SOCHI, Russia (AP) — For an Olympics that was expected to be volatile from a political and security standpoint, the first 10 days of the Sochi Games were surprisingly quiet.
Russian officials took pains to try to eliminate distractions, secure the city and keep the focus on the games themselves, and they were largely successful at first. But over the last few days, a handful of demonstrations and confrontations have started to bubble to the surface to upset the tranquility that had been firmly established.
Russian punk group Pussy Riot created a big stir on Tuesday when two members were detained and then ran through the streets of Sochi being chased by cameras after they were released. On Monday, Vladimir Luxuria, an Italian gay rights activist, walked through Olympic Park shouting "gay is OK" before she was eventually escorted from the grounds.
"To be honest, we don't have a day-to-day discussion on who may or may not want to do a demonstration in the park," IOC spokesman Mark Adams said when asked about Pussy Riot's intention to stage protests in the park. "What I would say is, if they did, it would be wholly inappropriate."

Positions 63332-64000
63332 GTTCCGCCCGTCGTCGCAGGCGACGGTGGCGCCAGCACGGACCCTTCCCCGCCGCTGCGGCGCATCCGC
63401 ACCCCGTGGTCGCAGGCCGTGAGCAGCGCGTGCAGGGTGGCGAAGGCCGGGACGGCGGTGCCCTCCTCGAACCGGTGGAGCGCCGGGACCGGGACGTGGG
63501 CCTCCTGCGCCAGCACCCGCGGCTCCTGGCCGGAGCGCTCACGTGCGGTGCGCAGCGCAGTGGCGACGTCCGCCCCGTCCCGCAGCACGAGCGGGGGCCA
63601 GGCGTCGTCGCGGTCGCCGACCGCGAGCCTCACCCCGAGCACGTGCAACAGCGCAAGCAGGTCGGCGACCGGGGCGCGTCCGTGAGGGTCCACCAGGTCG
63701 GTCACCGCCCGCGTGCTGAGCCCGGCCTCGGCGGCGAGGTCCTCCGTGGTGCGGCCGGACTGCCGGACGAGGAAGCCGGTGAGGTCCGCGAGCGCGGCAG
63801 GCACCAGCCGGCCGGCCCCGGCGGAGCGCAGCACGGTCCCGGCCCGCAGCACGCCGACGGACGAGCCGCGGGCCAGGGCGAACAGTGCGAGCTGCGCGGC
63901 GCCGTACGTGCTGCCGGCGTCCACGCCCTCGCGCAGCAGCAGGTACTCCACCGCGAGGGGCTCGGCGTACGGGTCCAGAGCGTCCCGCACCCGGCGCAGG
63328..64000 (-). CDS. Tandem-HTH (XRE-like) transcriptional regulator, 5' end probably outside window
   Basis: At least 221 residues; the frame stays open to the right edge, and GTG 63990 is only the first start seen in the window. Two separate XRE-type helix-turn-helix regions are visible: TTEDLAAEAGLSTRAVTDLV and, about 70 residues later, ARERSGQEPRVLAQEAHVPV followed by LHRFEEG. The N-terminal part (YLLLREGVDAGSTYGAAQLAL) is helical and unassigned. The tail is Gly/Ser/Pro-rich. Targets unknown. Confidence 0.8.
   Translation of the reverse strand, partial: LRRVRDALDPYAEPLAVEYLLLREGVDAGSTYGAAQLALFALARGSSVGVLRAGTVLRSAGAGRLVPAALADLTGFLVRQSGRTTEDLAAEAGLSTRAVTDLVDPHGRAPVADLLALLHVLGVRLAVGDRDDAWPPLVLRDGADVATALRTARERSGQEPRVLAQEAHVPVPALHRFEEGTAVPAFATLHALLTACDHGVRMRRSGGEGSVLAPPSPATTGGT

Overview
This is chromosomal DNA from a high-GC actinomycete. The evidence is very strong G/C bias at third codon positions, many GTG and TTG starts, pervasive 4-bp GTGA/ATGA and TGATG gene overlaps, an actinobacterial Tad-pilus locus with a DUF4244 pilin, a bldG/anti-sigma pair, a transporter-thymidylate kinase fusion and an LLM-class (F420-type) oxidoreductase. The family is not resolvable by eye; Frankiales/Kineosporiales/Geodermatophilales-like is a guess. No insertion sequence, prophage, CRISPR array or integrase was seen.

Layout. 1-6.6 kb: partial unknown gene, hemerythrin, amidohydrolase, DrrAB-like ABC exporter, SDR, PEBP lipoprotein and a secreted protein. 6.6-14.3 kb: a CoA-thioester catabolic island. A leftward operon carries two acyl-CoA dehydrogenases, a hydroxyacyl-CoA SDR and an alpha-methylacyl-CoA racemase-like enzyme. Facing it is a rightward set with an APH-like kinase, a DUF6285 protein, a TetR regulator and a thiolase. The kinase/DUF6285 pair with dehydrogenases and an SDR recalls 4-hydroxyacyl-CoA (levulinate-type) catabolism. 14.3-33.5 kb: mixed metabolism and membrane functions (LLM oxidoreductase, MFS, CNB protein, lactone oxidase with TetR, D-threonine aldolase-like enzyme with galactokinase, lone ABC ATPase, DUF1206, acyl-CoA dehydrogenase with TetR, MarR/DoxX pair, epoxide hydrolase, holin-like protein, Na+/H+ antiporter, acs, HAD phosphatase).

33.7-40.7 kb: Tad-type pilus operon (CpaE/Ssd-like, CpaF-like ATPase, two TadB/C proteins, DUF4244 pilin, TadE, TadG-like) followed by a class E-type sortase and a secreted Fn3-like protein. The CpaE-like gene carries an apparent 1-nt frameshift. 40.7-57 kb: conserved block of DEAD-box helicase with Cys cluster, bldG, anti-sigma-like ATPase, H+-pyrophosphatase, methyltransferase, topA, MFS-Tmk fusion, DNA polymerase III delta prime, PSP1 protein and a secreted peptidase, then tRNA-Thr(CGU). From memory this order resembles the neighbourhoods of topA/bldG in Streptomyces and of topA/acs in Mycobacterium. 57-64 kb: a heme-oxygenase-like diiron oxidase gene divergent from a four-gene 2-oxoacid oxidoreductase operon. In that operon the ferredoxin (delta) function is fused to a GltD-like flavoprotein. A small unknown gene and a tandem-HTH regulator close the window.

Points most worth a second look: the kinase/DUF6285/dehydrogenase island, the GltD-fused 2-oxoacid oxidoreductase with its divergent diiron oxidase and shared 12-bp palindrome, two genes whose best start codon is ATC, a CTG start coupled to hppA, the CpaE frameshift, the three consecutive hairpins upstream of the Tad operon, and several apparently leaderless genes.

Later in the day, members of the Cossack militia struck six members of Pussy Riot with horsewhips and used what appeared to be pepper spray after the band tried to perform under a sign advertising the Sochi Olympics.
— By Jon Krawczynski — Twitter http://twitter.com/APKrawczynski
Associated Press reporters are filing dispatches about happenings in and around Sochi during the 2014 Winter Games. Follow AP journalists covering the Olympics on Twitter: http://apne.ws/1c3WMiu